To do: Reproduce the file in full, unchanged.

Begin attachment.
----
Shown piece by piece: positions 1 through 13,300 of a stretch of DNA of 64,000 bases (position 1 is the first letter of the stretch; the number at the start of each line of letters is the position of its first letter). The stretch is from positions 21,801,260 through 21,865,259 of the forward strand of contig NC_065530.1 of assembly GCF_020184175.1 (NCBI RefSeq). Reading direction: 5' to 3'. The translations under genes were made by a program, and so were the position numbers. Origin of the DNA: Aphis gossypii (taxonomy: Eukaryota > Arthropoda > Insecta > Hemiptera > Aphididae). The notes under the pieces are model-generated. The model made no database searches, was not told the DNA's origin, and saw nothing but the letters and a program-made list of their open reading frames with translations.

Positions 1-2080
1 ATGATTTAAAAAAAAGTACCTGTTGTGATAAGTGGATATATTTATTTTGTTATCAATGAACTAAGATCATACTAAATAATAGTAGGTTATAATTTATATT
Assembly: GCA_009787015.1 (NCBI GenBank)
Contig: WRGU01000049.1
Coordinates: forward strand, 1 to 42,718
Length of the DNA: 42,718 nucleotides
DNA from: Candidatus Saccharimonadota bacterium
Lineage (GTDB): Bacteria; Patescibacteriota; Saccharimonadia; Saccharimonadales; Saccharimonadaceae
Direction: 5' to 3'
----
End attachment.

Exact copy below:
Shown piece by piece: positions 1 through 13,300 of a stretch of DNA of 64,000 bases (position 1 is the first letter of the stretch; the number at the start of each line of letters is the position of its first letter). The stretch is from positions 21,801,260 through 21,865,259 of the forward strand of contig NC_065530.1 of assembly GCF_020184175.1 (NCBI RefSeq). Reading direction: 5' to 3'. The translations under genes were made by a program, and so were the position numbers. Origin of the DNA: Aphis gossypii (taxonomy: Eukaryota > Arthropoda > Insecta > Hemiptera > Aphididae). The notes under the pieces are model-generated. The model made no database searches, was not told the DNA's origin, and saw nothing but the letters and a program-made list of their open reading frames with translations.

Positions 1-2080
1 ATGATTTAAAAAAAAGTACCTGTTGTGATAAGTGGATATATTTATTTTGTTATCAATGAACTAAGATCATACTAAATAATAGTAGGTTATAATTTATATT
Assembly: GCA_009787015.1 (NCBI GenBank)
Contig: WRGU01000049.1
Coordinates: forward strand, 1 to 42,718
Length of the DNA: 42,718 nucleotides
DNA from: Candidatus Saccharimonadota bacterium
Lineage (GTDB): Bacteria; Patescibacteriota; Saccharimonadia; Saccharimonadales; Saccharimonadaceae
Direction: 5' to 3'